Cox v. Com.

Annotate this Case

315 S.E.2d 228 (1984)

Frances L. COX v. COMMONWEALTH of Virginia.

Record No. 822273.

Supreme Court of Virginia.

April 27, 1984.

*229 John H. Rust, Jr., Fairfax (R. Peyton Mahaffey, McCandlish, Lillard, Rust & Church, Fairfax, on briefs), for appellant.

Donald R. Curry, Asst. Atty. Gen. (Gerald L. Baliles, Atty. Gen., on brief), for appellee.



A jury convicted Frances L. Cox of embezzlement and fixed her punishment at ten years in the penitentiary; the trial court sentenced her accordingly. In this appeal, Cox claims that because she was refused access to certain bank records material to her defense, she was denied the right to call for evidence in her favor as guaranteed by the Constitution of Virginia.

Cox, the Treasurer of the City of Fairfax, was indicted on June 21, 1982, and charged with embezzling city funds from August 3, 1979, to December 31, 1981. Her trial was to commence September 13, 1982.

On July 1, 1982, the trial court entered an order granting Cox's motion for a subpoena duces tecum, pursuant to Rule 3A:15.[1]

The order directed four banks to

produce on or before August 15, 1982, the deposit records, bank statements, supporting documents, adding machine tapes attached to deposit slips, and proof tapes pertaining to any account of the City of Fairfax, Virginia maintained by the office of the City Treasurer, or for which Frances L. Cox was an authorized user for the period ... from January 1, 1979, to December 31, 1981.

The order contained a provision allowing the Commonwealth a prior or contemporaneous right to receive the same documents. It also stated that: "To the extent that certain documents cannot be produced by August 15, 1982, there shall be a further hearing as to the necessity for production of [the] documents." The court placed the expense of producing the documents on Cox.

The banks failed to produce a large percentage of the requested documents. On September 10, 1982, Cox moved for a continuance on the ground that "[a] fair trial and adequate defense" would only be possible if she had possession of the records prior to trial. Although the court noted that the motion was made just three days before the scheduled date for trial, it confined argument on the motion "to a showing of materiality." Cox represented to the court that if a 90-day continuance was granted, she would request no further delays.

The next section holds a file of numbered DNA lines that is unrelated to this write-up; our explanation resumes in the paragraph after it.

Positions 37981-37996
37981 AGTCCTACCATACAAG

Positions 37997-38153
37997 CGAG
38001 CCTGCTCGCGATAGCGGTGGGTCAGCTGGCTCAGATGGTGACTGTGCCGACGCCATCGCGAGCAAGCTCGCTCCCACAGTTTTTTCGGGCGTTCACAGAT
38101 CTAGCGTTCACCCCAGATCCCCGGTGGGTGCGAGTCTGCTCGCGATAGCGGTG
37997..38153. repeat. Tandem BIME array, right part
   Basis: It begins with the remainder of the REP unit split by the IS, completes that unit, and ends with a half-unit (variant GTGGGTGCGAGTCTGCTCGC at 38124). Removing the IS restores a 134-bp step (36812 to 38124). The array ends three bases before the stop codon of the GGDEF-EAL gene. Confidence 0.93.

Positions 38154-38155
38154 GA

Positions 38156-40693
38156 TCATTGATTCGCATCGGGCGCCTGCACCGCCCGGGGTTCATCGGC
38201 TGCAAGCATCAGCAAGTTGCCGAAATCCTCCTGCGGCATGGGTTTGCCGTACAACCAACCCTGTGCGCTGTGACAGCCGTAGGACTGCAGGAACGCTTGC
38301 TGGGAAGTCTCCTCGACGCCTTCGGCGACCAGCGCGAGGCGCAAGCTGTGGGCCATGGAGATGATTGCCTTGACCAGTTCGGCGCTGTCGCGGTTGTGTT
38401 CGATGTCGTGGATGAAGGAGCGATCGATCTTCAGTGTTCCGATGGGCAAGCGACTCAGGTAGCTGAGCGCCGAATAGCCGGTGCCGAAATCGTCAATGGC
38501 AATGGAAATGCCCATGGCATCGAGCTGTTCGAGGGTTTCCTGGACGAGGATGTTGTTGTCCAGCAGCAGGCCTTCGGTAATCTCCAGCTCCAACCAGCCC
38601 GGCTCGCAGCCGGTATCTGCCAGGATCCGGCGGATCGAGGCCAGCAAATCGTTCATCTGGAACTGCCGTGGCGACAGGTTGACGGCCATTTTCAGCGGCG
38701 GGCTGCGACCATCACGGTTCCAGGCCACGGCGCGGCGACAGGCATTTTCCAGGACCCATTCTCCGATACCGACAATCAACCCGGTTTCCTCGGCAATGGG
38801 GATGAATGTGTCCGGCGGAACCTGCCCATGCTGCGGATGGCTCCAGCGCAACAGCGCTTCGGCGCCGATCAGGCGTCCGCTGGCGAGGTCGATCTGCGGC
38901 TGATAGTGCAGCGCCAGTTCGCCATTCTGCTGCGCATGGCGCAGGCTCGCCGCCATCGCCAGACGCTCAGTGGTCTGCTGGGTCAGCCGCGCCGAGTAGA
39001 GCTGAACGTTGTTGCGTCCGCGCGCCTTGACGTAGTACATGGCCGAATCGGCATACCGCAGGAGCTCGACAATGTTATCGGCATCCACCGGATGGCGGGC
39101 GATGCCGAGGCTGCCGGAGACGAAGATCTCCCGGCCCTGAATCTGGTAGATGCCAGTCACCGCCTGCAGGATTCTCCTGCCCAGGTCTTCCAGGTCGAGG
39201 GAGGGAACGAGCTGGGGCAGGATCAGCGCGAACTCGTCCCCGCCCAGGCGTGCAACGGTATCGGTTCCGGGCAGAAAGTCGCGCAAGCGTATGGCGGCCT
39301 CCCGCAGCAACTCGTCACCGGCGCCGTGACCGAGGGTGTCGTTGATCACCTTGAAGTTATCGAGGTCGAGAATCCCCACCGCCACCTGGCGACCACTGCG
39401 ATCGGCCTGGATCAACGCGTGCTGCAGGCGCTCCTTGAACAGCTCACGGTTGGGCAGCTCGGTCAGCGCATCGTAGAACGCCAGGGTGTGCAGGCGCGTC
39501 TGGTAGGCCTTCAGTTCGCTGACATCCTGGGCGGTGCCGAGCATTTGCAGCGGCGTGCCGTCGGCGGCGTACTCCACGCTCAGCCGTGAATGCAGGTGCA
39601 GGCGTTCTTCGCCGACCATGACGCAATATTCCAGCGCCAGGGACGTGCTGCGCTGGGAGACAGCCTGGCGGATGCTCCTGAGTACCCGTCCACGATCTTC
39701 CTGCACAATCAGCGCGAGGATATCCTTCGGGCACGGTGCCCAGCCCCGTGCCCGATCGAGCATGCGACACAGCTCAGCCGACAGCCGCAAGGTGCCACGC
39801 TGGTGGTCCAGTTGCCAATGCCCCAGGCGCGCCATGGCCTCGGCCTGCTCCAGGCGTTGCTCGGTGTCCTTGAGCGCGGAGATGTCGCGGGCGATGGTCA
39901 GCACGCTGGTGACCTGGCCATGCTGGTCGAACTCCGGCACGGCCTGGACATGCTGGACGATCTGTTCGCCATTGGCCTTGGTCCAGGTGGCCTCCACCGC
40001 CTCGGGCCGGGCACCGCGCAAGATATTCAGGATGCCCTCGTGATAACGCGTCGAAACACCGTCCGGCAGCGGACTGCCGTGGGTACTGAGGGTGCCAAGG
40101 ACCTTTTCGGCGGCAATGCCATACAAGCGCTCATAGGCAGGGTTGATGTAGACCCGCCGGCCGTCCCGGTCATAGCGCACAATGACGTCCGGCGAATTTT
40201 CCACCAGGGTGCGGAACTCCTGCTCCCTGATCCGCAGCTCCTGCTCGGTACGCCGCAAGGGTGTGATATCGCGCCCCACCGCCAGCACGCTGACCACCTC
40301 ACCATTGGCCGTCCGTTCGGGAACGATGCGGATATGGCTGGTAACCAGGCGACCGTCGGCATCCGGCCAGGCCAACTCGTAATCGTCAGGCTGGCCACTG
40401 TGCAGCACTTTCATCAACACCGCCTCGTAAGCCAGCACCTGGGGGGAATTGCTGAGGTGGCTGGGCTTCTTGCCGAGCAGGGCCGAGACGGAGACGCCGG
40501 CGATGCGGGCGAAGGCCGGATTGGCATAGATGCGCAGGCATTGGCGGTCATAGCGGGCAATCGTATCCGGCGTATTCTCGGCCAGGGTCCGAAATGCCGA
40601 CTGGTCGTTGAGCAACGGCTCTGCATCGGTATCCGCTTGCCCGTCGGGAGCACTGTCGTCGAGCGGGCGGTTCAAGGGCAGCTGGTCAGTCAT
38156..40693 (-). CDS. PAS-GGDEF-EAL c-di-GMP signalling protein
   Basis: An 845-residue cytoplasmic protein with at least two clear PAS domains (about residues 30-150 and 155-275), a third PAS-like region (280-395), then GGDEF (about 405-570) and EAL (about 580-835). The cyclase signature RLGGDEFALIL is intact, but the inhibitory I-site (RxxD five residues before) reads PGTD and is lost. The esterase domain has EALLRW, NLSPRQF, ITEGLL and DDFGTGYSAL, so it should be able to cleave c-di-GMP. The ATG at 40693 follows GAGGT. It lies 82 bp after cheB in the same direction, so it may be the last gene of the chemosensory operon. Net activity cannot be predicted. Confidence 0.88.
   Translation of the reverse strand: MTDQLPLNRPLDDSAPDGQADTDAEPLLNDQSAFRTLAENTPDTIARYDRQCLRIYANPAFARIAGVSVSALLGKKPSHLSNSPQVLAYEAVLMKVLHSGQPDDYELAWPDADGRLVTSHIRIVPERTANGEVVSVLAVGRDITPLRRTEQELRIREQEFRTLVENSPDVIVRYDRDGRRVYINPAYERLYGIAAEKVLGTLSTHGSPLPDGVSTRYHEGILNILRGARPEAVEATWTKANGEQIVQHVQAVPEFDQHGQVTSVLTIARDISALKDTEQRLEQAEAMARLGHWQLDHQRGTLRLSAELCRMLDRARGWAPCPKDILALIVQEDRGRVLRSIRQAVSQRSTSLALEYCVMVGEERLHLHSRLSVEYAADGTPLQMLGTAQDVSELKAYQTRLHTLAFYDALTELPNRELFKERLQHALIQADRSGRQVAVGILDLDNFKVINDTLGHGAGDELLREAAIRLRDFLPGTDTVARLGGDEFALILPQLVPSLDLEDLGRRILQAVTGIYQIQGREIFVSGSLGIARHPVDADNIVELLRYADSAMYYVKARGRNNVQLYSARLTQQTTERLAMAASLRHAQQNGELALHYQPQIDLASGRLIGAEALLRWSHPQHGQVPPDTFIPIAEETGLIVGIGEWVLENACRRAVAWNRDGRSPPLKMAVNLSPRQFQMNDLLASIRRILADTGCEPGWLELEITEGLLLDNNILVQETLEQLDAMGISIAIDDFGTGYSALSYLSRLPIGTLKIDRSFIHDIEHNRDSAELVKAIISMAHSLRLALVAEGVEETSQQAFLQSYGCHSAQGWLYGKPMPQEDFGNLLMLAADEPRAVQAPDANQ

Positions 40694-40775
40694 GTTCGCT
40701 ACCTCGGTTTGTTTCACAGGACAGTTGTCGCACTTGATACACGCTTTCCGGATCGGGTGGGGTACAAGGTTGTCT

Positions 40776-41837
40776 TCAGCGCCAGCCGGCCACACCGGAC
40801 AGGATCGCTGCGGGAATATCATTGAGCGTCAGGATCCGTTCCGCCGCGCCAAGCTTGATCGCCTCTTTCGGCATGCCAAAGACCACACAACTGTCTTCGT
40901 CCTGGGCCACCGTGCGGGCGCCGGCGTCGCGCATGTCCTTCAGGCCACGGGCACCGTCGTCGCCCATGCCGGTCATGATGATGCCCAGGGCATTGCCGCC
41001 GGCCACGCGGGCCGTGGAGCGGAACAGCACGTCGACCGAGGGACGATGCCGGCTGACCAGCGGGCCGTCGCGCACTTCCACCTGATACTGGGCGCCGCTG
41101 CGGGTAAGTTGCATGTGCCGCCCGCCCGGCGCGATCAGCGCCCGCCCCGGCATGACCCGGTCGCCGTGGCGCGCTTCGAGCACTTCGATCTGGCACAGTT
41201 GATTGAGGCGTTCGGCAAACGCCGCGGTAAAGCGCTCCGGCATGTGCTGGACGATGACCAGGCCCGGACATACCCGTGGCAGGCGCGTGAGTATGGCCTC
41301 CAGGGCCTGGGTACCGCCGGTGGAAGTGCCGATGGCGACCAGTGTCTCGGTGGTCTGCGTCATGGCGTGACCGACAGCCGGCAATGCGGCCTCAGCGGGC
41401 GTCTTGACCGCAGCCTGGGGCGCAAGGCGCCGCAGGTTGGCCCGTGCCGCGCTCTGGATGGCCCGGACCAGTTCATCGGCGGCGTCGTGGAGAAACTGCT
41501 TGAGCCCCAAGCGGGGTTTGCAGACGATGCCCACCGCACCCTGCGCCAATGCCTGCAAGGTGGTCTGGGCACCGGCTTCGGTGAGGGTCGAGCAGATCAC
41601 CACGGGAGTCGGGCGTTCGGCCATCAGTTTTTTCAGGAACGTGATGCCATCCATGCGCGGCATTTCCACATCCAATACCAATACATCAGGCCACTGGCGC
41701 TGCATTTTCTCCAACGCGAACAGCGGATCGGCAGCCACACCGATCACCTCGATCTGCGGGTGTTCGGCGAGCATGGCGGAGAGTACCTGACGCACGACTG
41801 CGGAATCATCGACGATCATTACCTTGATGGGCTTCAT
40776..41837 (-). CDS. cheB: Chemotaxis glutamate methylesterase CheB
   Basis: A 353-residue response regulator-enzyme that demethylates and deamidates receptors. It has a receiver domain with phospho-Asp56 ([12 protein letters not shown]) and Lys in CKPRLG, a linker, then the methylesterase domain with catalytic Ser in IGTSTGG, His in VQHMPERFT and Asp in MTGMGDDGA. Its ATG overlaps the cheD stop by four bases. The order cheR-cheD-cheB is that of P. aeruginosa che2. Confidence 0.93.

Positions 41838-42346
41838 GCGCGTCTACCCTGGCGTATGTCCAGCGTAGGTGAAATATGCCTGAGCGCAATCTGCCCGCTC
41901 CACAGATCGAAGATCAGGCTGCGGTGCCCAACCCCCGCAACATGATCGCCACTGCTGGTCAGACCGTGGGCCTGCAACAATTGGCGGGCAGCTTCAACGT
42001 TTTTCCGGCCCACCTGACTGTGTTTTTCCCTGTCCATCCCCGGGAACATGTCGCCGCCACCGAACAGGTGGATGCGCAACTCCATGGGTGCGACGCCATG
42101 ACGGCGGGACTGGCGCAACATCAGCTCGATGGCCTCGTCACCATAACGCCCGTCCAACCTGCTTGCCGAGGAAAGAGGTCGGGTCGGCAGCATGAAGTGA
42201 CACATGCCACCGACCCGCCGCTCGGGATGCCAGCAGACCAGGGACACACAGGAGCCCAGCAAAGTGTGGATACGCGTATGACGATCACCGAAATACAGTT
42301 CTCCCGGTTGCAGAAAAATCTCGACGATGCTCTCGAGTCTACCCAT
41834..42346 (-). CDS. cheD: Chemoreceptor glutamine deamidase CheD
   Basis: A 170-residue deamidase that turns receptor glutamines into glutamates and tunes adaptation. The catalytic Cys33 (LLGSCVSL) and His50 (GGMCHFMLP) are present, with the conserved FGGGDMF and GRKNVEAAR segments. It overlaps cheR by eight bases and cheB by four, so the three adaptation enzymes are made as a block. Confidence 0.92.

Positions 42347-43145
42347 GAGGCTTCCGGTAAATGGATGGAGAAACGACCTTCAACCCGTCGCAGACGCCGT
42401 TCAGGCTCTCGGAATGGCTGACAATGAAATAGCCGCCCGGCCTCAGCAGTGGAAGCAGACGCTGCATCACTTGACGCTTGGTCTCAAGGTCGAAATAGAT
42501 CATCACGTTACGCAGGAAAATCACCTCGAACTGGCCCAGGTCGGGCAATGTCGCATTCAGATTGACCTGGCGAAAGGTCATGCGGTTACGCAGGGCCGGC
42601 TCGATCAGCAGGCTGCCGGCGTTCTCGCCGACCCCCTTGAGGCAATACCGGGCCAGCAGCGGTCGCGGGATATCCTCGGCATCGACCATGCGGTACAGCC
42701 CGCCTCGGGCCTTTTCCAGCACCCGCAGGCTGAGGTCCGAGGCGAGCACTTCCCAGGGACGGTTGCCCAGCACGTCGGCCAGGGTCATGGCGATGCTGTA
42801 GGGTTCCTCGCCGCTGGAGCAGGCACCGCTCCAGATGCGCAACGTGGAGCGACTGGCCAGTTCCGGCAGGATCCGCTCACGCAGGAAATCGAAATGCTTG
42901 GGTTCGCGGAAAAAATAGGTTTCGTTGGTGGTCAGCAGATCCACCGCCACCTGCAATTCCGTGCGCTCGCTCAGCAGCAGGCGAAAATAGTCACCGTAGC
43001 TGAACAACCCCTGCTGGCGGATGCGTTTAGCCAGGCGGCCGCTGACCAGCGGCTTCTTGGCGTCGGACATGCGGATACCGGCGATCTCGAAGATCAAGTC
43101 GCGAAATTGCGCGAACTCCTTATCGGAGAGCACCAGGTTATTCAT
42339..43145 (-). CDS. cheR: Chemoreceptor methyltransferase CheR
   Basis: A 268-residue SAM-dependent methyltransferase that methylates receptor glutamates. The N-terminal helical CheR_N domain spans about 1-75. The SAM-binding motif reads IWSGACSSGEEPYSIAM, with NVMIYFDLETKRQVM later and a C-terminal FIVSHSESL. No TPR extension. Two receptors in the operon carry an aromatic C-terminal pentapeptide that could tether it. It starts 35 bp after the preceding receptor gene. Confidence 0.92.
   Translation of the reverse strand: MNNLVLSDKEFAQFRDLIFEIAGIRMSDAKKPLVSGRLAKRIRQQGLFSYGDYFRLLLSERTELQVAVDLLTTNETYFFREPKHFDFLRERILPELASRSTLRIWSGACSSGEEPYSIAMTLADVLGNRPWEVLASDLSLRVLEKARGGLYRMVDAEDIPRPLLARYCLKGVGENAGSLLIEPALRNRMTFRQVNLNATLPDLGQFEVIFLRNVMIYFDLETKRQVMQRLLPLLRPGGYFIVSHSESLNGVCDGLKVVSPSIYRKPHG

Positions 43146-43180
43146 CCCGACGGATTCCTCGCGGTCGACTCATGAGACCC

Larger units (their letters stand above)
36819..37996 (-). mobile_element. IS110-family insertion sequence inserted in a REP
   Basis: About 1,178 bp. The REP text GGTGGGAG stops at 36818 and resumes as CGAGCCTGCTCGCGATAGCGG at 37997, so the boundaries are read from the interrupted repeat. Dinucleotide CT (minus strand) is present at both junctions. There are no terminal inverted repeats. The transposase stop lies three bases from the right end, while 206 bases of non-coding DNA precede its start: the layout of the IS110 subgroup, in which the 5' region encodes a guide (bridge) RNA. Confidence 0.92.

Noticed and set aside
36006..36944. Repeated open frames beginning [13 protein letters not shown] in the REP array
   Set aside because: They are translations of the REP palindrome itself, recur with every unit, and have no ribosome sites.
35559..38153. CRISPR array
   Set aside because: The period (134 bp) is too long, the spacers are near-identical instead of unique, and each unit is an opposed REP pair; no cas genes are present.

To support her contention that the bank records were material to her defense, Cox claimed that only a complete audit of all the City Treasurer's accounts[2] could accurately reveal whether the City sustained a loss. During argument, the Commonwealth's Attorney acknowledged that the Commonwealth had received some bank records which it probably would rely upon at trial. When the court indicated that Cox had not established that the bank records were material, her attorney suggested that any evidence relating to the records should be excluded at trial. Whereupon, the Commonwealth's Attorney stated:

*230 Maybe [defense counsel] doesn't understand. They are not material and necessary as the basis for defense counsel's continuance. Not that they may not be necessary and material to prove the Commonwealth's case. He wouldn't be entitled to a continuance to produce evidence that would be favorable for the Commonwealth.

The trial court ruled that the bank records sought by Cox were not material and denied the continuance.

At trial, the Commonwealth, over Cox's objection, relied upon some of the bank records to prove its case. Cox presented two witnesses who testified that a full and accurate audit required an examination of all the city accounts.

The first witness, a certified public accountant, said it would be impossible to determine the total receipts of the city without looking at all the bank accounts. He explained that detailed bank records must be examined to determine the breakdown between cash and checks deposited in the various city accounts and the amount of cash which the city actually received.[3]

The second witness was a former city auditor. She testified that in a 1978 audit she had discovered numerous misclassified deposits and deposits to improper account balances. She explained that the auditors examined microfilm copies of the checks to establish the date they had been deposited and recorded. By examining the microfilm copies, the auditors could discover in which account the deposits were recorded.